Revealing the Charterhouse

Published: Tuesday, February 28, 2017

 

Bakers of Danbury were Principal Contractors on the project “Revealing the Charterhouse”, an extensive conservation and restoration project to remodel the Grade I listed Charterhouse in central London to house a new museum.

Bakers of Danbury are a member of the National Churches Trust’s Professional Trades Directory with 135 years of traditional craftsmanship. 

Having been hidden from view and closed to the public for over 650 years, the Charterhouse was recently opened to public by Her Majesty the Queen.

The recently completed £4 million project, “Revealing the Charterhouse”, supported by the Heritage Lottery Fund, shares the Charterhouse’s heritage with the public by opening a new museum, as well as conserving and restoring the Charterhouse, Chapel, and Charterhouse Square.

History of the Charterhouse

Dating back to 1348, the land on which the Charterhouse stands was used as burial ground for up to 55,000 victims of the Black Death. A chapel was constructed here, and, in 1371, it became a monastery. 

After the Dissolution of the Monasteries, buildings were left in ruins. After being rebuilt after 1545, it was used as a large courthouse for wealthy noblemen and housed royalty including Elizabeth I days before her coronation in 1558.

In 1611 the Thomas Sutton Charity made further alterations to the Charterhouse to home a boy’s school for 40 boys from poor families and an almshouse providing accommodation to a community traditionally known as Brothers, which it remains to this day.

The Chapel

Joined to the main building by a spacious Chapel Cloister is the 17th century Peculiar Chapel - it is overseen by an Ordinary (the Master) rather than a bishop. Little remains of the 15th century Carthusian chapter house which occupied the site of the south aisle of the present chapel, though the ante-chapel from 1512 still survives. The windows face Chapel Court, the site of the original 1349 church, a burial ground chapel for victims of the Black Death.

As part of the project, Bakers of Danbury carried out conservation and restoration works to the external fabric of the Chapel. The extensive fabric repairs include stone cleaning and lime mortar repointing to the whole chapel and tower, as well as the traditional method of shelter coating to help preserve the softer stone.

Kentish Ragstone and Elm Park Bath stone, supplied by Collins and Curtis Masonry, sympathetically replaced stone which was beyond repair.

The Chapel Cloister also underwent similar conservation and preservation works to its external walls including its impressive window voussoirs (wedge stones used to create arches). Works included cleaning, lime mortar repointing and shelter coating.

“Revealing the Charterhouse”

The project “Revealing the Charterhouse” not only opens the Charterhouse to the general public, but has made the historic gem visible to passers-by. Bakers of Danbury replaced hedges with new landscaping including entrance gates with the motto in old French “virtue is the only nobility”.

The redesign of the square was inspired by its 18th century layout. This included the installation of gas lamps, a new pavilion, new benches and the refurbishment of the Grade II listed entrance gates and railings surrounding the square.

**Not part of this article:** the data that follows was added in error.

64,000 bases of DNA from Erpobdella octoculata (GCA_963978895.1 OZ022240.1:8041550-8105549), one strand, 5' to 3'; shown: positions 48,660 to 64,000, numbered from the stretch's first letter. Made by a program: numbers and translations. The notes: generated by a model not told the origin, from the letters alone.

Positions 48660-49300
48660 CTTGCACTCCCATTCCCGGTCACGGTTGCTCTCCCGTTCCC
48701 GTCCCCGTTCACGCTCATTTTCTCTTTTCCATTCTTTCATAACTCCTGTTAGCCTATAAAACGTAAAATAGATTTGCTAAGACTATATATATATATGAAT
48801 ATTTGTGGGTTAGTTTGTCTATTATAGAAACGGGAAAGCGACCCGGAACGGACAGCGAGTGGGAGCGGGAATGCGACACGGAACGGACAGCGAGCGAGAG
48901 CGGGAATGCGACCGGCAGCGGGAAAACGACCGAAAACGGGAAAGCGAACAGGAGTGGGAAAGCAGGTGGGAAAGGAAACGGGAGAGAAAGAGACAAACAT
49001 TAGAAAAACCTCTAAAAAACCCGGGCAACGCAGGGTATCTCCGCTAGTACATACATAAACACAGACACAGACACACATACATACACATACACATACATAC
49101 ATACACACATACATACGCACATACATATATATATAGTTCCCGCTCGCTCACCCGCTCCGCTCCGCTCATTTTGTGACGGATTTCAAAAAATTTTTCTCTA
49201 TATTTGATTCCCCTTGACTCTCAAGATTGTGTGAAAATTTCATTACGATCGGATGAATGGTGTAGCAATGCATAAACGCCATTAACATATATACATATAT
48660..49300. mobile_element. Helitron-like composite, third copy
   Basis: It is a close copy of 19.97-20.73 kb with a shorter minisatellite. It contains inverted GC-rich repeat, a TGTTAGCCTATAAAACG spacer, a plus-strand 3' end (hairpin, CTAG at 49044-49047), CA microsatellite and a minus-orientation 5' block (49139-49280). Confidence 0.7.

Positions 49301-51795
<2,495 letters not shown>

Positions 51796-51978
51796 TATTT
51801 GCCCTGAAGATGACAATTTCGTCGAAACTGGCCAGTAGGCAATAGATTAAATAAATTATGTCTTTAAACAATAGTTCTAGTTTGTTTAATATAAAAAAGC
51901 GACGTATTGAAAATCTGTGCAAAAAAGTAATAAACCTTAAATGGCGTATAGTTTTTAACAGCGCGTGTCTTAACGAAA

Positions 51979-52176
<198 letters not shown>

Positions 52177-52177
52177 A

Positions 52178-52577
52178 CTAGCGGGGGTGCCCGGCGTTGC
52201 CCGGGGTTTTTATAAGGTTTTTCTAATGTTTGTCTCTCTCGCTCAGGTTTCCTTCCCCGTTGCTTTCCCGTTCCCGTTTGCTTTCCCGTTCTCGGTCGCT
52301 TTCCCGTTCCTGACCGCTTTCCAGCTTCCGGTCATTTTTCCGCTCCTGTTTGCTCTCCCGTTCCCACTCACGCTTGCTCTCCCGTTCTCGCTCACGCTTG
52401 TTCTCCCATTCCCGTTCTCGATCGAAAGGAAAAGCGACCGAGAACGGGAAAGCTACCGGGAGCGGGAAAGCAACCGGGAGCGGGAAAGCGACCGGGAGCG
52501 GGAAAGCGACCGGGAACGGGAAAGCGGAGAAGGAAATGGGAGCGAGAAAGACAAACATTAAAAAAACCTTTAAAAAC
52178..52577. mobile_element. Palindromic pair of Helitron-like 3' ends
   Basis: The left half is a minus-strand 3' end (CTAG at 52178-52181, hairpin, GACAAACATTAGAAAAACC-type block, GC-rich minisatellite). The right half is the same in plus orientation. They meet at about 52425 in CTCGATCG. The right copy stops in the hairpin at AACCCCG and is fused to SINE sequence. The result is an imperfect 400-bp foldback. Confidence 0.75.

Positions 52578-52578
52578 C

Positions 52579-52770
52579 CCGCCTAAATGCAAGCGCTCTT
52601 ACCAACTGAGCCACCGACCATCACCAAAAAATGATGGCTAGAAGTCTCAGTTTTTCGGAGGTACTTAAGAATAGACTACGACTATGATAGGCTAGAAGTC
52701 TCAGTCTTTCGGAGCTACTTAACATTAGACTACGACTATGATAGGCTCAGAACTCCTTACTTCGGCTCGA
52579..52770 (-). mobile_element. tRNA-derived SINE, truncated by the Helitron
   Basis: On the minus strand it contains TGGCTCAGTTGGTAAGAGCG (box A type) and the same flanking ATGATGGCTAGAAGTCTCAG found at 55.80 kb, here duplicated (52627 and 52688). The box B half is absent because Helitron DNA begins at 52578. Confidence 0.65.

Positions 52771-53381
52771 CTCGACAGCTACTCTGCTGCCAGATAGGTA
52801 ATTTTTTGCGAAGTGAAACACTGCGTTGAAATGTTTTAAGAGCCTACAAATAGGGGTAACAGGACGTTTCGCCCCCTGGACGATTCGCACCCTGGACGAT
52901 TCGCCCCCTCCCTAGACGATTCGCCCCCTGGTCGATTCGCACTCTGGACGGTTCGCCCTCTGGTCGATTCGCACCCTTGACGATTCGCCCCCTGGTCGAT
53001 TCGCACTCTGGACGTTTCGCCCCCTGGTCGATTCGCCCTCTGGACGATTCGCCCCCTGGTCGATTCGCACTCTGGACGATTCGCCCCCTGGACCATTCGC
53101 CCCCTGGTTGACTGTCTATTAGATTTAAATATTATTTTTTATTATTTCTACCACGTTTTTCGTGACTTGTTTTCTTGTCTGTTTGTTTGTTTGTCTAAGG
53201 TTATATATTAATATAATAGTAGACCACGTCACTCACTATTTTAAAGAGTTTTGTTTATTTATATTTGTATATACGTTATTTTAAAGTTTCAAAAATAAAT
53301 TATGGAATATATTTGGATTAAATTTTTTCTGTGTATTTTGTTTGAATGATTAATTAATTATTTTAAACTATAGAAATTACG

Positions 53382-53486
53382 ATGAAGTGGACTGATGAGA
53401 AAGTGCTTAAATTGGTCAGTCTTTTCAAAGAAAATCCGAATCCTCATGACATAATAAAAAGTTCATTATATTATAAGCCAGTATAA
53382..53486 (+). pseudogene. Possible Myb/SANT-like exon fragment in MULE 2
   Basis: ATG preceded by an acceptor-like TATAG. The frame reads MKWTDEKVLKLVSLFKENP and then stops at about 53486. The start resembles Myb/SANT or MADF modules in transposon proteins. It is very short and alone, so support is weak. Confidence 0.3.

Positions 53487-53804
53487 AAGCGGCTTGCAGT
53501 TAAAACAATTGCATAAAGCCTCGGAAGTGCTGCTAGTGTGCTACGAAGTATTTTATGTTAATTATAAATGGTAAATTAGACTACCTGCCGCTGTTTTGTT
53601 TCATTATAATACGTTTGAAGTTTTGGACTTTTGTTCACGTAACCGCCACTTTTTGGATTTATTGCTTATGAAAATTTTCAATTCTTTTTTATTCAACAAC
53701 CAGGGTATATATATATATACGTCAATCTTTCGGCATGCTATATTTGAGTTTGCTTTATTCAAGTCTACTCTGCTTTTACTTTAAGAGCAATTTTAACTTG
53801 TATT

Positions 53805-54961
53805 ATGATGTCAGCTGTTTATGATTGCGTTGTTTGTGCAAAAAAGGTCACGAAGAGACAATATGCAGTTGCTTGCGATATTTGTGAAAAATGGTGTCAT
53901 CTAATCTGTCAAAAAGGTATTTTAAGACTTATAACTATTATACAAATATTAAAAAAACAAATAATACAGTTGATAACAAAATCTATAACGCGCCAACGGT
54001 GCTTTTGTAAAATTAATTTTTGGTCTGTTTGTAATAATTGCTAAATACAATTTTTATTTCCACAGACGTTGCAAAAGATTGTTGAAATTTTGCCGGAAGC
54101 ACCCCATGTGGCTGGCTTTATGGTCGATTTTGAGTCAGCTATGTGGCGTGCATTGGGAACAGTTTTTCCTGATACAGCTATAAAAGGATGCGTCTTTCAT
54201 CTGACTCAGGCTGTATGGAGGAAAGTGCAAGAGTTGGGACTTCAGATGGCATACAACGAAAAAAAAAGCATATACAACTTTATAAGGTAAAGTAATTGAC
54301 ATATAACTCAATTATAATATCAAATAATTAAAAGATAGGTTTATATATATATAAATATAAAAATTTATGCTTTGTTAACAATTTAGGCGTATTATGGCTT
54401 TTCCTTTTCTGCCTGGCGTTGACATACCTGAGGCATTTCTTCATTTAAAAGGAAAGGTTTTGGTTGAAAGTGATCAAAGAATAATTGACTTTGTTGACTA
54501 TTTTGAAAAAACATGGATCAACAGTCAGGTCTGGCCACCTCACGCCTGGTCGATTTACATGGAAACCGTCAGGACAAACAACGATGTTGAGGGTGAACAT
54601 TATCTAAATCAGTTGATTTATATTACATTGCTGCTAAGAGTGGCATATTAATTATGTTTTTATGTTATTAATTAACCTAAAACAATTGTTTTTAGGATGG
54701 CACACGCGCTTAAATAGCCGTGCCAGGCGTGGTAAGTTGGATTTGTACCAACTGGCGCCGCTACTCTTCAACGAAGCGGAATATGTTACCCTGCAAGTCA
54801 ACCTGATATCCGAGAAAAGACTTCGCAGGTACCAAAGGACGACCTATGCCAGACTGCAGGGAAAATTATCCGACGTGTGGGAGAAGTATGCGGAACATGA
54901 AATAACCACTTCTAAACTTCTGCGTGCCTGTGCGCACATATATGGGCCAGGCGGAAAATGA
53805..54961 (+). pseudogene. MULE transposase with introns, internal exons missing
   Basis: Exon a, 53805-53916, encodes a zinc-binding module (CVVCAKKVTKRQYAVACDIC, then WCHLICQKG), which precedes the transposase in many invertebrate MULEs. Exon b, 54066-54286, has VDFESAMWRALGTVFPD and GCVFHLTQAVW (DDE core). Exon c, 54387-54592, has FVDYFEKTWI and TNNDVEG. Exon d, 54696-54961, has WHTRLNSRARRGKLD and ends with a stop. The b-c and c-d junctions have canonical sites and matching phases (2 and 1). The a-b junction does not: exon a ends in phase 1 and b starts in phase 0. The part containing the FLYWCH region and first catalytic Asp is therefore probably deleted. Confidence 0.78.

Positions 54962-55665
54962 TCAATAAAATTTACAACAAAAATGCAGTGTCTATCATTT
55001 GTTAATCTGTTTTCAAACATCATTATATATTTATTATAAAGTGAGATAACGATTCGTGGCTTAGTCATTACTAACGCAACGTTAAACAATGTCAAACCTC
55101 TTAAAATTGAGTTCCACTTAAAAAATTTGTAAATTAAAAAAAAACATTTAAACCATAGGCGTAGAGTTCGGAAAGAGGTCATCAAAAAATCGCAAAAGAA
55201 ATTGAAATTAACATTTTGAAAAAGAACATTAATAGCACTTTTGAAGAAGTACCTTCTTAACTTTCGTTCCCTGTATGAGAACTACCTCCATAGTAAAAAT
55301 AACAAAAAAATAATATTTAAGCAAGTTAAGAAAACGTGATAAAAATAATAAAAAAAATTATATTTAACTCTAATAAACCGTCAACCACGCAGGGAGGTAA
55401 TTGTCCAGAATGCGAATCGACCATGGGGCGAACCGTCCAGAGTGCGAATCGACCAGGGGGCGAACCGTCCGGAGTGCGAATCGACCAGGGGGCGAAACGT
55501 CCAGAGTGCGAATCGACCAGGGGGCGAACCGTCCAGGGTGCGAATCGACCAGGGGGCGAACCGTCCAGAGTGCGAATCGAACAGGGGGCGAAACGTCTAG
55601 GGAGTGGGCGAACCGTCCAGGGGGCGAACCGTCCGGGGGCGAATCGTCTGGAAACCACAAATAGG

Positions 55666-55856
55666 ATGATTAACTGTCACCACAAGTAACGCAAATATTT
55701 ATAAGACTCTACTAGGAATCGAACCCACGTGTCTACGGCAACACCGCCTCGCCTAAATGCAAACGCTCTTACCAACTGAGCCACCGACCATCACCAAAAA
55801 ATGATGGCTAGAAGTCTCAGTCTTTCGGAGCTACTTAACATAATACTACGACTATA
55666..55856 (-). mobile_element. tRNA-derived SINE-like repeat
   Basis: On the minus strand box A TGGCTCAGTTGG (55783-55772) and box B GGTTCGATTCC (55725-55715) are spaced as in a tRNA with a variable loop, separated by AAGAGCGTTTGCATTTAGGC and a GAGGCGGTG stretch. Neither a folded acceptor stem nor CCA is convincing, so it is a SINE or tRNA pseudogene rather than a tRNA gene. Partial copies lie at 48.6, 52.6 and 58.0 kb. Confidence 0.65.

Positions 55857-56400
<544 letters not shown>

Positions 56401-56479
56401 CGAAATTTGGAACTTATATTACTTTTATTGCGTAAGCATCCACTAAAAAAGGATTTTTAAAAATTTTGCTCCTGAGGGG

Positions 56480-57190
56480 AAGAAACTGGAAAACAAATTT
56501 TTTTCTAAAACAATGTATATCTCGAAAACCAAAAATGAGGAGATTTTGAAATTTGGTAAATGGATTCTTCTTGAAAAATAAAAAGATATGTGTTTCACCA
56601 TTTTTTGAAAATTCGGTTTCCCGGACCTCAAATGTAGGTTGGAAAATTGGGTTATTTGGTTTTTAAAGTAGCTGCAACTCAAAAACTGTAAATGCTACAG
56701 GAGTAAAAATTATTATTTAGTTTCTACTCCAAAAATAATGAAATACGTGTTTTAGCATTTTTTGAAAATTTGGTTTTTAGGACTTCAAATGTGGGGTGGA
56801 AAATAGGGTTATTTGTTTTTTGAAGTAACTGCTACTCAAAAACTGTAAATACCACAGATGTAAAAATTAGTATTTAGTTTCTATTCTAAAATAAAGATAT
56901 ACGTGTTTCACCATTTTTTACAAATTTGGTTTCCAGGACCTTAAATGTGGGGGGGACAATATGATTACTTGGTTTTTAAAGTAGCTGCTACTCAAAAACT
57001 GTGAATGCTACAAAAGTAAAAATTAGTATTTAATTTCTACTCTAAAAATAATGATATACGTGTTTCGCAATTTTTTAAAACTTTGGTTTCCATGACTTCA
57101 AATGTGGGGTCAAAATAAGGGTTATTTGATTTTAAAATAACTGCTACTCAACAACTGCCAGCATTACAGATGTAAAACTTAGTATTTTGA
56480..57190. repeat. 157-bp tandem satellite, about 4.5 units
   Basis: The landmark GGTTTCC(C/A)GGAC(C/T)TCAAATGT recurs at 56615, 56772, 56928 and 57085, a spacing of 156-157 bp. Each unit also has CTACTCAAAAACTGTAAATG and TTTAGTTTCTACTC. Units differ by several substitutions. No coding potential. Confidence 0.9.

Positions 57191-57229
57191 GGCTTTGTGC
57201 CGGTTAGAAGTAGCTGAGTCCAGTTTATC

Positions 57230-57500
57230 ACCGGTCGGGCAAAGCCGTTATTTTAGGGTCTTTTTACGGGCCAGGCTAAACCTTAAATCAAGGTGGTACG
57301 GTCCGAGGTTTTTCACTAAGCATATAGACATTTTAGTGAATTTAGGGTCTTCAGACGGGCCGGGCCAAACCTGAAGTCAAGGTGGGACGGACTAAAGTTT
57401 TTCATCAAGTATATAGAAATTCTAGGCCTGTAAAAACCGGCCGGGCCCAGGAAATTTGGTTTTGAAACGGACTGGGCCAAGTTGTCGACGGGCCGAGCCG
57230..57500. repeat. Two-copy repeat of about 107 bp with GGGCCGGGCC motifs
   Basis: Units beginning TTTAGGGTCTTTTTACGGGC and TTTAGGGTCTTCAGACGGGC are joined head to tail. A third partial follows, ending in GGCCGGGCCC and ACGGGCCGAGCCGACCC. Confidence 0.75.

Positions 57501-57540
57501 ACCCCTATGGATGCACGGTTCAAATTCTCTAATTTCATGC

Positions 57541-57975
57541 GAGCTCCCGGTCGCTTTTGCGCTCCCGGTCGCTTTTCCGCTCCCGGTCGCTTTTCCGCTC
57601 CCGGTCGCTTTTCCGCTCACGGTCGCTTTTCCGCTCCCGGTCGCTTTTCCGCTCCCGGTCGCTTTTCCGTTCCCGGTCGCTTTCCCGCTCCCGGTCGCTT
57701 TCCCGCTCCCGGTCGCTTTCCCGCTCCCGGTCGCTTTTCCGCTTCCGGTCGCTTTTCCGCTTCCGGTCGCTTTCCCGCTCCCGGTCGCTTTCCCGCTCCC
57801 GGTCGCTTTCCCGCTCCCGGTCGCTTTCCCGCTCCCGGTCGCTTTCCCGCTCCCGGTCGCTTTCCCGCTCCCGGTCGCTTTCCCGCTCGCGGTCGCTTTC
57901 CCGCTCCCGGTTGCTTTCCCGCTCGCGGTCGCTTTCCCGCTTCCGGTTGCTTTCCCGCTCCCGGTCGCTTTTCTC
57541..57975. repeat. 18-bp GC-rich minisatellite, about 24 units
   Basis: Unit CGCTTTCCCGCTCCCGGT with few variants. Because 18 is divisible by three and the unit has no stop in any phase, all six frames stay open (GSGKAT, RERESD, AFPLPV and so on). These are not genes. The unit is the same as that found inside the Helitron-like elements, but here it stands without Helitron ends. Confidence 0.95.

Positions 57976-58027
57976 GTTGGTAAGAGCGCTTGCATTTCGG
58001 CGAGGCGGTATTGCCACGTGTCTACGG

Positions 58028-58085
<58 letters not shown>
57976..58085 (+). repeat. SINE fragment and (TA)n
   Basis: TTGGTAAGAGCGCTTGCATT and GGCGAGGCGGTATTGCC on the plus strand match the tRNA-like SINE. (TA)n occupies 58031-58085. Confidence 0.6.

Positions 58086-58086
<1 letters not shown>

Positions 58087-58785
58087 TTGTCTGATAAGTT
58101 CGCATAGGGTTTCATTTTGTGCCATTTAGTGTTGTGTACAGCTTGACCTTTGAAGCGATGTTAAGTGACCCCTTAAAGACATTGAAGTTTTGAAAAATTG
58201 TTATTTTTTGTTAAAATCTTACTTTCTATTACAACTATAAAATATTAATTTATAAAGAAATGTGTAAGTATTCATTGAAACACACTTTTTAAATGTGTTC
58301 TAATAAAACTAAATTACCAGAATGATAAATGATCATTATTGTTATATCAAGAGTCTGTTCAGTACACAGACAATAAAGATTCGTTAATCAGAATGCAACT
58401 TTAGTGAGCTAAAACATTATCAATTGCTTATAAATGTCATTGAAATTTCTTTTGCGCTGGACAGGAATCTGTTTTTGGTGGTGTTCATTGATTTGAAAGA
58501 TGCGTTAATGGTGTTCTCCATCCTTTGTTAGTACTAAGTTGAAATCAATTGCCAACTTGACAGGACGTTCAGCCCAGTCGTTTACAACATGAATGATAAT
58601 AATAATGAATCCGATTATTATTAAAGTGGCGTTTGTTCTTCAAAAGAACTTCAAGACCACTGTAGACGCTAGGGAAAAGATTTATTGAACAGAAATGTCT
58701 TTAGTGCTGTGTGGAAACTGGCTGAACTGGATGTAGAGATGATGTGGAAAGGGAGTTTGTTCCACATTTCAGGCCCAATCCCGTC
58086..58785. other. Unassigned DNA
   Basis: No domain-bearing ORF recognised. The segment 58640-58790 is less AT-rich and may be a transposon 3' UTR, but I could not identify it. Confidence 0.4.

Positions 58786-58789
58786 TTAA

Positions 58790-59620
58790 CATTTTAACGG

A path of Scoutmoor Yorkstone leads through Chapel Court to the museum entrance. The new landscaping shows the footprint of the original Chapel walls, which were built in 1349 for the victims of the Black Death.

The new museum 

The project has remodelled part of the Grade I Listed building to house a new museum, with European Oak panelling and a painted plaster finish. A breathable silicate paint was used on existing solid walls, to prevent any moisture in the walls from ‘bubbling’ the paint.

The octagon coffered ceiling was designed to echo the octagon recess detail on the Chapel ceiling.

Bakers of Danbury carried out the base build for the new museum including climate control and secondary glazing. Bakers also relocated the sculpture representing Faith, Hope and Charity to its new location looking over the museum.

Ann Kenrick OBE, Master of the Charterhouse, said:

“We are hugely grateful for the works carried out by Bakers of Danbury and for their unwavering dedication to the Revealing the Charterhouse project." 

"The skilled craftsmen from Bakers work to an extremely high standard producing a finish which has exceeded all of our expectations.  They were a pleasure to work with, and we couldn’t be happier with their overall approach and diligence."

"I would recommend Bakers of Danbury to anyone.”

Bakers of Danbury Ltd

Founded over 130 years ago, Bakers of Danbury benefit from a team of experienced stonemasons, carpenters, joiners and other skilled tradesmen, some of whom have worked up through an apprenticeship scheme.

Having long been associated with many of historic and listed buildings, churches and monuments including St Paul's Cathedral and Westminster Abbey, projects also encompass new builds and refurbishment.

As a principal contractor projects benefit from in-house stone masonry and joinery workshops which offer specialist stone cleaning and stone carving, woodcarving and architectural timberwork, as well as full design/manufacture service of bespoke joinery and furniture.

They are members of the National Churches Trust's Professional Trades Directory.

 

  • Chapel Court entrance

  • Chapel Court and bronze cast model

  • Conservation of the Chapel

  • Conservation of the Chapel

  • Norfolk Cloister with glazed screen

  • Her Majesty the Queen meets Bakers of Danbury Director Mark Holand (Richard Young Photography)

  • Bakers of Danbury